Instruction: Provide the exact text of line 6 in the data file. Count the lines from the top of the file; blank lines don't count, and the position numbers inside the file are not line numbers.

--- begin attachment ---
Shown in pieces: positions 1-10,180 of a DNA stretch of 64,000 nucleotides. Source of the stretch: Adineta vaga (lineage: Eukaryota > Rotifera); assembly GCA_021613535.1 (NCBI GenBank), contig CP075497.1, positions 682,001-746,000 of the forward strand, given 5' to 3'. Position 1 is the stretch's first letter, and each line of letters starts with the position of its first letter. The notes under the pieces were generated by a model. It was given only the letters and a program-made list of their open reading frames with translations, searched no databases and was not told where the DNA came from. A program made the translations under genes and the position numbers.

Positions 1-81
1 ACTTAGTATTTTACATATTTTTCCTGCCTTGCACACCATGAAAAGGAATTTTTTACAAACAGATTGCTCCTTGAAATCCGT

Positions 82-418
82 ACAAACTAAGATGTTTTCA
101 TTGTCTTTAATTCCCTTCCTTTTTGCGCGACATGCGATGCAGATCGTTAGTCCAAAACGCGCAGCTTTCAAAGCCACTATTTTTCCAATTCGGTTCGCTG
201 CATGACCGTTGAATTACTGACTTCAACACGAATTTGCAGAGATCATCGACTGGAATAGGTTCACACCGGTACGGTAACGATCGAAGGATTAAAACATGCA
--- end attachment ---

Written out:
101 TTGTCTTTAATTCCCTTCCTTTTTGCGCGACATGCGATGCAGATCGTTAGTCCAAAACGCGCAGCTTTCAAAGCCACTATTTTTCCAATTCGGTTCGCTG